Amazon Deals

New at Amazon

Monday, August 8, 2016

August 9th is the anniversary of the battle of Thermopylae

If you want a quick and dirty understanding of the battle of Thermopylae (wiki), the movie The 300 (or the comic version on which the movie was based) will do in a pinch, and the History Channel videos posted below do a pretty good job.

Dulce et decorum est pro patria mori,
mors et fugacem persequitur virum.
nec parcit imbellis iuventae
poplitibus timidove tergo.

~ Quintus Horatius Flaccus (Horace, 65-27 B.C.) (Carmina, III, ii, 13)

(To die for the fatherland is a sweet and admirable thing.*
Death is at the heels even of the runaway, nor spares the haunches and back of the coward and malingerer.)

Go tell the Spartans, thou, that passeth by, that here, according to their laws, we lie.

~ Simonides of Ceos (556-458 B.C.) (epitaph for the Spartan dead at Thermopylae)

Leonidas at Thermopylae, by Jacques-Louis David, 1814.
Today is the anniversary of the battle of Thermopylae in 480 B.C. Thermopylae is a pass in east central Greece between the cliffs of Mount Oeta and the Malic Gulf, and in ancient times, it was a principal entrance into southern Greece from the north.

It was there that the Greeks confronted the third Persian expedition of the Persian Wars - an army of as many as a half-million men under Xerxes. When they found that their position had been turned, however, the Greeks retreated precipitously - all except for a 300-strong Spartan contingent under their king, Leonidas, and 700 Theban allies. (The latter are often overlooked in references to the battle.)

The pass of Thermopylae today - the road to 
the far right is built on land reclaimed from the sea
Leonidas and his men fought a delaying action in the narrowest part of the pass until they were overcome by the Persians and slaughtered to a man. In book VII of his The Persian Wars, the Greek historian Herodotus (484? - 425? B.C.) wrote,
"...they defended themselves to the last, such as still had swords using them, and the others resisting with their hands and teeth; until the barbarians, who had in part pulled down the wall and attacked them in front, also had gone round and now encircled them on every side, overwhelmed and buried the remnant left beneath showers of missile weapons."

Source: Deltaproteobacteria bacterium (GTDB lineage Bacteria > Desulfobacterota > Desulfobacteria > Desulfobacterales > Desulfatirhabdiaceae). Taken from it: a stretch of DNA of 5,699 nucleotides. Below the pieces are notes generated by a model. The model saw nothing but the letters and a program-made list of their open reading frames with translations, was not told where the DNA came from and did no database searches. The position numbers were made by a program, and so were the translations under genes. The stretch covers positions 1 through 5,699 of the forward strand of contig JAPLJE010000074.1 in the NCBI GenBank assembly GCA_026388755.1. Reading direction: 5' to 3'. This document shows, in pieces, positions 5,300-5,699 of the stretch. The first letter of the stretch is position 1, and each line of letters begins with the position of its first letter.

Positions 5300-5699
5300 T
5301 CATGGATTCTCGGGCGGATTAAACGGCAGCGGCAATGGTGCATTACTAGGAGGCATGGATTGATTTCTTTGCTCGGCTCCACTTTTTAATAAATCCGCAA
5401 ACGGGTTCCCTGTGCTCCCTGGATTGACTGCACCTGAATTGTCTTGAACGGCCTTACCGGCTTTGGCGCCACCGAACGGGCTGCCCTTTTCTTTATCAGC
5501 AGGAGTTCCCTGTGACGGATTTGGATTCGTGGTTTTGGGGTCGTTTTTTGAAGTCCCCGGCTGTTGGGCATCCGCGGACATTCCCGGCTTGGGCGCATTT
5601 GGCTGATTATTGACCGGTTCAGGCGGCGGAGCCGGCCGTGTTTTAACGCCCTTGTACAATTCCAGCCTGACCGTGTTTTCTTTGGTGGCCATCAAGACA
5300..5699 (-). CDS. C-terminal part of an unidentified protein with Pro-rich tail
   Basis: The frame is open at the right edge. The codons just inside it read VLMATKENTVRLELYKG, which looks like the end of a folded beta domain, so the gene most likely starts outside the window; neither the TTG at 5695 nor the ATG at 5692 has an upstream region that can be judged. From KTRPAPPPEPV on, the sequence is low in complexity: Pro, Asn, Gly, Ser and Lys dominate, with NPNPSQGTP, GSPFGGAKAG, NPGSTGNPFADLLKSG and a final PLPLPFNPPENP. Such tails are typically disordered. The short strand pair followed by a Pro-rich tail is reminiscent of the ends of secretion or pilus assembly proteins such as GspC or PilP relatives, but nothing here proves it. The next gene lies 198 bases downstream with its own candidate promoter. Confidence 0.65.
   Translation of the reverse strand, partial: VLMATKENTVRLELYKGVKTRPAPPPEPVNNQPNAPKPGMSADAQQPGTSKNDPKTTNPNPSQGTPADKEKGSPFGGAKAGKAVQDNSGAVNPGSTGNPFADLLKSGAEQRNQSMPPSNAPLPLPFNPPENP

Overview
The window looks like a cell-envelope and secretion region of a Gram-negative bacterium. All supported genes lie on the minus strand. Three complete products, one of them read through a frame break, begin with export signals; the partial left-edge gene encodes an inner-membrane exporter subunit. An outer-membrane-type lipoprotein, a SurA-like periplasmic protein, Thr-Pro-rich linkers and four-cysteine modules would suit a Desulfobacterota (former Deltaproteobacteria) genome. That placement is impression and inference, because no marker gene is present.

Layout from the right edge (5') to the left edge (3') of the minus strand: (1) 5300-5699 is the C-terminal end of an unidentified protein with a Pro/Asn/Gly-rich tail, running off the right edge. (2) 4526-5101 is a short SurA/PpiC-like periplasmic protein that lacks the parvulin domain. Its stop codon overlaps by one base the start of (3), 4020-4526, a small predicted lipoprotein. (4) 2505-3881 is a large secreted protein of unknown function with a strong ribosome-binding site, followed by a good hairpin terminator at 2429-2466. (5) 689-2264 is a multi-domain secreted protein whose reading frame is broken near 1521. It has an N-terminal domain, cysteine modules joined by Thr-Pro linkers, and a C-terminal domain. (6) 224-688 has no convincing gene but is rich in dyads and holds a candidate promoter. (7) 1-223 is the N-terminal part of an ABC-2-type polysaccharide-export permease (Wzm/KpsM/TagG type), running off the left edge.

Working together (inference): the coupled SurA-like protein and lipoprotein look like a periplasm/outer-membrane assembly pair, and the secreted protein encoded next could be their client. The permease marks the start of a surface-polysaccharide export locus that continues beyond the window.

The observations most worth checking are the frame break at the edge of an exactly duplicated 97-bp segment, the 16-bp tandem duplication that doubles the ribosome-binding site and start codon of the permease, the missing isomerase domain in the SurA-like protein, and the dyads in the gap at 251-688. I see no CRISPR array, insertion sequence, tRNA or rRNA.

Thermopylae has ever since been celebrated in song and story as one of the legendary battles of western history, although George William Curtis (1824-1892) places it in a larger context:
"Every great crisis of human history is a pass of Thermopylae, and there is always a Leonidas and his three hundred to die in it, if they cannot conquer."
Here's a rather well-done History Channel documentary, broken into 3 pieces:

* N.B. Two contrary views:

Bent double, like old beggars under sacks,
Knock-kneed, coughing like hags, we cursed through sludge,
Till on the haunting flares we turned our backs
And towards our distant rest began to trudge.
Men marched asleep. Many had lost their boots
But limped on, blood-shod. All went lame; all blind;
Drunk with fatigue; deaf even to the hoots
Of tired, outstripped Five-Nines that dropped behind.

Gas! Gas! Quick, boys!—An ecstasy of fumbling,
Fitting the clumsy helmets just in time;
But someone still was yelling out and stumbling
And flound'ring like a man in fire or lime...
Dim, through the misty panes and thick green light,
As under a green sea, I saw him drowning.

In all my dreams, before my helpless sight,
He plunges at me, guttering, choking, drowning.

If in some smothering dreams you too could pace
Behind the wagon that we flung him in,
And watch the white eyes writhing in his face,
His hanging face, like a devil's sick of sin;
If you could hear, at every jolt, the blood
Come gargling from the froth-corrupted lungs,
Obscene as cancer, bitter as the cud
Of vile, incurable sores on innocent tongues,—
My friend, you would not tell with such high zest
To children ardent for some desperate glory,
The old Lie: Dulce et decorum est
Pro patria mori.

Wilfred Owen (1893-1918) ("Dulce et Decorum Est")

I was the first fruits of the battle of Missionary Ridge.
When I felt the bullet enter my heart
I wished I'd stayed home and gone to jail
For stealing the hogs of Curl Trenary,
Instead of running away and joining the army.
Rather a thousand times the county jail
Than to lie under this marble figure with wings,
And this granite pedestal
Bearing the words, "Pro Patria."
What do they mean, anyway?

~ Edgar Lee Masters (1868-1950) (Spoon River Anthology, "Knowlt Hoheimer")

This whole discussion reminds me of the Patton quote, “The object of war is not to die for your country but to make the other bastard die for his.”


  1. "Tomorrow is the 2,494th anniversary of the battle of Thermopylae in 480 B.C."

    There was no year 0--the calendar went from 1 B.C. to A.D. 1--so, unless my math fails me, Monday actually was the 2,493rd anniversary of the battle.

    And as for the size of Xerxes's army, it probably wasn't as high as half a million, but it certainly was a huge number.

  2. Don't give the Thebans credit. They were there as Spartan hostages since Thebes had gone over to the Persians. See Herodotus, Book 7.